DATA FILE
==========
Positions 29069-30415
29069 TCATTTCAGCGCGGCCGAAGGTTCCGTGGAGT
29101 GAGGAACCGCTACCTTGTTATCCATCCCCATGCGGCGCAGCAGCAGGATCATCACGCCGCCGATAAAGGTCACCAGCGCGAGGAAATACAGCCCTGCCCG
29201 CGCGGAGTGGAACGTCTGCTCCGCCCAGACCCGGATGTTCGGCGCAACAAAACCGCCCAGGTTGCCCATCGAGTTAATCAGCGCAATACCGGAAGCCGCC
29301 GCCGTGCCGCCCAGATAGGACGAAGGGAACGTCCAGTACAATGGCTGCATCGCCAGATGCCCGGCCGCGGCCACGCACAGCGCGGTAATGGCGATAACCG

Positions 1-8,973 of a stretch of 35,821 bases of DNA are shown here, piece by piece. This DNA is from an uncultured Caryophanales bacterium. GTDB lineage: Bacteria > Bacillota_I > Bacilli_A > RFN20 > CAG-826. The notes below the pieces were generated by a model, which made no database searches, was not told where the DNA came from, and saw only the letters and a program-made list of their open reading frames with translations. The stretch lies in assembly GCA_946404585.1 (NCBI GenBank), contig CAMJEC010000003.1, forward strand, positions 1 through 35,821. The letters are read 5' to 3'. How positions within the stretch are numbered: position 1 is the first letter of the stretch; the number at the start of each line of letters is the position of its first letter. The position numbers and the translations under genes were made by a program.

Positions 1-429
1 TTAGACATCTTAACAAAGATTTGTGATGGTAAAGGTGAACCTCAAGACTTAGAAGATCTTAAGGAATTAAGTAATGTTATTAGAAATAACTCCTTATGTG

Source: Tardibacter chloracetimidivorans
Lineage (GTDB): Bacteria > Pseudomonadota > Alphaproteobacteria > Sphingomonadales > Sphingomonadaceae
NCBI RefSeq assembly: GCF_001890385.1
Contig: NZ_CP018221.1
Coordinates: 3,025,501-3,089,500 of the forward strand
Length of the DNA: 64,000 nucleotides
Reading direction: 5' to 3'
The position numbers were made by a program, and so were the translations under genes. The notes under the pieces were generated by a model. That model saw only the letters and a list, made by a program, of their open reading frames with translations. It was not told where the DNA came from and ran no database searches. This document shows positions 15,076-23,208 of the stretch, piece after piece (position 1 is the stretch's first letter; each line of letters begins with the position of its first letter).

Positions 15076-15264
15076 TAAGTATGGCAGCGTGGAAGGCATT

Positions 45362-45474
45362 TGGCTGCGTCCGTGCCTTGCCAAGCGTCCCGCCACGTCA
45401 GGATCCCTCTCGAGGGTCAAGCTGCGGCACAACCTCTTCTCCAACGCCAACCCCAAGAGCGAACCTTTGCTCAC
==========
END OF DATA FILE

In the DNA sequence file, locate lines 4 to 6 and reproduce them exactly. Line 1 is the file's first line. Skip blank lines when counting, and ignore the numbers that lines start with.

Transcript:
29201 CGCGGAGTGGAACGTCTGCTCCGCCCAGACCCGGATGTTCGGCGCAACAAAACCGCCCAGGTTGCCCATCGAGTTAATCAGCGCAATACCGGAAGCCGCC
29301 GCCGTGCCGCCCAGATAGGACGAAGGGAACGTCCAGTACAATGGCTGCATCGCCAGATGCCCGGCCGCGGCCACGCACAGCGCGGTAATGGCGATAACCG

Positions 1-8,973 of a stretch of 35,821 bases of DNA are shown here, piece by piece. This DNA is from an uncultured Caryophanales bacterium. GTDB lineage: Bacteria > Bacillota_I > Bacilli_A > RFN20 > CAG-826. The notes below the pieces were generated by a model, which made no database searches, was not told where the DNA came from, and saw only the letters and a program-made list of their open reading frames with translations. The stretch lies in assembly GCA_946404585.1 (NCBI GenBank), contig CAMJEC010000003.1, forward strand, positions 1 through 35,821. The letters are read 5' to 3'. How positions within the stretch are numbered: position 1 is the first letter of the stretch; the number at the start of each line of letters is the position of its first letter. The position numbers and the translations under genes were made by a program.